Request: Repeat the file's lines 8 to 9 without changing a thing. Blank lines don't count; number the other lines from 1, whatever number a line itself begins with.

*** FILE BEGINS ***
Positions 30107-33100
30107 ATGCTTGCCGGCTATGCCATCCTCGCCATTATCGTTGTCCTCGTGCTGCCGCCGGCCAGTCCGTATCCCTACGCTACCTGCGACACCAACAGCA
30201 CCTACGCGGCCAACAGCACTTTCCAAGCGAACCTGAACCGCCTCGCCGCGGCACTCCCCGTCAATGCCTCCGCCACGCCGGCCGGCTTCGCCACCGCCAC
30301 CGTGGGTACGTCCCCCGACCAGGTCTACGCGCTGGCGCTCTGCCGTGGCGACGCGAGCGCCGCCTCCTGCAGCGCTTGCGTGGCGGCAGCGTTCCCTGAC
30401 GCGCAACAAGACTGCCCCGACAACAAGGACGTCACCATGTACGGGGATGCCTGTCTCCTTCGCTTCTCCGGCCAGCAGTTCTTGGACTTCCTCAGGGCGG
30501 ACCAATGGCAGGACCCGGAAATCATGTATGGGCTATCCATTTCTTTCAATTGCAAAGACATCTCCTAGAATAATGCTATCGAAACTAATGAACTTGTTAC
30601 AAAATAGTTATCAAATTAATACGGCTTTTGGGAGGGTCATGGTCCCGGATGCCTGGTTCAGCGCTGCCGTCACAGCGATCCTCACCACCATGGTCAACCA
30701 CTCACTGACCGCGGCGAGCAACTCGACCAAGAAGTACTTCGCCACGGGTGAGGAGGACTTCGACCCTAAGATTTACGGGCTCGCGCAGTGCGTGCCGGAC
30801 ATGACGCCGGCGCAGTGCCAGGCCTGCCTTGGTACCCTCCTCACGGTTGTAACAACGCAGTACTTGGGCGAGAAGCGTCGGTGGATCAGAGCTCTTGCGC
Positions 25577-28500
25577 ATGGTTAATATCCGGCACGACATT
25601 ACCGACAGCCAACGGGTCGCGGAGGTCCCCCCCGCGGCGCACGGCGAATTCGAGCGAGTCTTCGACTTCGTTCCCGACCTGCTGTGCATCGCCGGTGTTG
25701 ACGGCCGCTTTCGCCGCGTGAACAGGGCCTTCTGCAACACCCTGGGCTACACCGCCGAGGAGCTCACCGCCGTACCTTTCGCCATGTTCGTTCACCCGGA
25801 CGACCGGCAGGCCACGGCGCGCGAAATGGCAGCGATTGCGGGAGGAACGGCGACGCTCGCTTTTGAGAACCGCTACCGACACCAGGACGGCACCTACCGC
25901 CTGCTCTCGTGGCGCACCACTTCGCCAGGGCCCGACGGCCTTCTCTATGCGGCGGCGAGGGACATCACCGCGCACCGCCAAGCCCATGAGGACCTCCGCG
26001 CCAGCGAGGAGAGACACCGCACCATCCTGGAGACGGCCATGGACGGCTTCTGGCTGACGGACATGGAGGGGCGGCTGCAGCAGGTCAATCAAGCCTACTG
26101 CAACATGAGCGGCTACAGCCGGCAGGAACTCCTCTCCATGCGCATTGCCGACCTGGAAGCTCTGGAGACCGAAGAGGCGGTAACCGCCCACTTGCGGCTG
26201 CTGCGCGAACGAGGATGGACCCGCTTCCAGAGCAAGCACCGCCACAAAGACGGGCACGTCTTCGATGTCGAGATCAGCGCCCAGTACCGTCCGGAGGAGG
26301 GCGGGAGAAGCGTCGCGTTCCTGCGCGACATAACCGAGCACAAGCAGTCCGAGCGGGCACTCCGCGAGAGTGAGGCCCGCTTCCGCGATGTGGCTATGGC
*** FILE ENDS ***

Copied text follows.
30701 CTCACTGACCGCGGCGAGCAACTCGACCAAGAAGTACTTCGCCACGGGTGAGGAGGACTTCGACCCTAAGATTTACGGGCTCGCGCAGTGCGTGCCGGAC
30801 ATGACGCCGGCGCAGTGCCAGGCCTGCCTTGGTACCCTCCTCACGGTTGTAACAACGCAGTACTTGGGCGAGAAGCGTCGGTGGATCAGAGCTCTTGCGC